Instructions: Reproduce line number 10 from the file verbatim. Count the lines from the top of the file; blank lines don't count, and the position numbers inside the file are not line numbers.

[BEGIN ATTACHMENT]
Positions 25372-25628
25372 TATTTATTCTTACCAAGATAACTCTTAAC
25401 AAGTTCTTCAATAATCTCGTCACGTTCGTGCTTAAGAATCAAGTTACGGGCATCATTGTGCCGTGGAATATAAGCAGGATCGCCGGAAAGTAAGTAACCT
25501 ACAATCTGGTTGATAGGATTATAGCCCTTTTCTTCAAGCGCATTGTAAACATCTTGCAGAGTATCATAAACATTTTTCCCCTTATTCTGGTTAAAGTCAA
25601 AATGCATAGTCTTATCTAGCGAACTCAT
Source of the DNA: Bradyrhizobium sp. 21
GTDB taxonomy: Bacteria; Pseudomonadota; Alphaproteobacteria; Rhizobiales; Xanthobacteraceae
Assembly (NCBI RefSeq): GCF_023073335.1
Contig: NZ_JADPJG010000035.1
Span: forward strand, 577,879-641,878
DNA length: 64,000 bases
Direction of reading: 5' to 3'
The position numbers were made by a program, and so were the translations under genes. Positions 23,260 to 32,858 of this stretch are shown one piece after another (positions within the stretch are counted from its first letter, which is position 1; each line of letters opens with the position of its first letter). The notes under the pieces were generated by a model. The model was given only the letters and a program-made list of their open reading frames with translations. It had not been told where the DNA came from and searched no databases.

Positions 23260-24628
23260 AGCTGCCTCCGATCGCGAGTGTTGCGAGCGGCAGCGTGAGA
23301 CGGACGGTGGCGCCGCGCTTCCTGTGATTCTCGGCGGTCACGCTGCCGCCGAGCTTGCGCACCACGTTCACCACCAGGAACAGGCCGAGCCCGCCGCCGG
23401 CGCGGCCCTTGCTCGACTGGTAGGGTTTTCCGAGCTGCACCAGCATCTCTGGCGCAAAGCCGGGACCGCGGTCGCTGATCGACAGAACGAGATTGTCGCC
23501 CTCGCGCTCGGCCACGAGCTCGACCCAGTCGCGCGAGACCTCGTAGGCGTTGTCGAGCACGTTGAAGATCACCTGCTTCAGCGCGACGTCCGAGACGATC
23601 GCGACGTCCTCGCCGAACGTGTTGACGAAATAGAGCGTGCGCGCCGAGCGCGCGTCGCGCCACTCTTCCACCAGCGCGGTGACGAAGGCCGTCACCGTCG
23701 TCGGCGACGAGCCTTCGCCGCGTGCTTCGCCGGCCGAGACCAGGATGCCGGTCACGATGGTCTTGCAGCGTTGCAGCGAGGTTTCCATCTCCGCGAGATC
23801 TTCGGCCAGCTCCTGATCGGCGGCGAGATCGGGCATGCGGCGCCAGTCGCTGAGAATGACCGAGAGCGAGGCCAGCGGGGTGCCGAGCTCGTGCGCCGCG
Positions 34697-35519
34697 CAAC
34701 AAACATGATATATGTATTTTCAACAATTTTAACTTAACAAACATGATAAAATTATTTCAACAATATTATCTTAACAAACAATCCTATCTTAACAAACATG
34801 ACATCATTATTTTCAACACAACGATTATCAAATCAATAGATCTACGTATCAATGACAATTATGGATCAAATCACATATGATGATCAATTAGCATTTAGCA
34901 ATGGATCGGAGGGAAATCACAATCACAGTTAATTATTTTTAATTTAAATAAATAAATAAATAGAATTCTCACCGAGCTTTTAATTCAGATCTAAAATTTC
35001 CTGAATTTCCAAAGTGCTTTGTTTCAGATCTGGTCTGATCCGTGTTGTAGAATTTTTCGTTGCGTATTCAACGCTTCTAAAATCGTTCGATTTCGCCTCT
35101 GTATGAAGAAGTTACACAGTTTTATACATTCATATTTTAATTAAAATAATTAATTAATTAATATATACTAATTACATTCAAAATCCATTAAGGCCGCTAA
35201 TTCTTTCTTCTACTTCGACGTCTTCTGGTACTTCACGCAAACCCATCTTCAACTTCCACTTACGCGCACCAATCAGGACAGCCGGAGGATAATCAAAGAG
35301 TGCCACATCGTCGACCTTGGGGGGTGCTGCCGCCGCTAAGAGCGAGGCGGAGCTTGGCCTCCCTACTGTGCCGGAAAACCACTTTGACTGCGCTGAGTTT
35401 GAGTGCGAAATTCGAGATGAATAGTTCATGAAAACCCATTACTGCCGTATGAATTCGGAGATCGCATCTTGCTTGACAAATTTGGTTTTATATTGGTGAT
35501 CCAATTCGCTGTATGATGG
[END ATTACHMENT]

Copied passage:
Span: forward strand, 577,879-641,878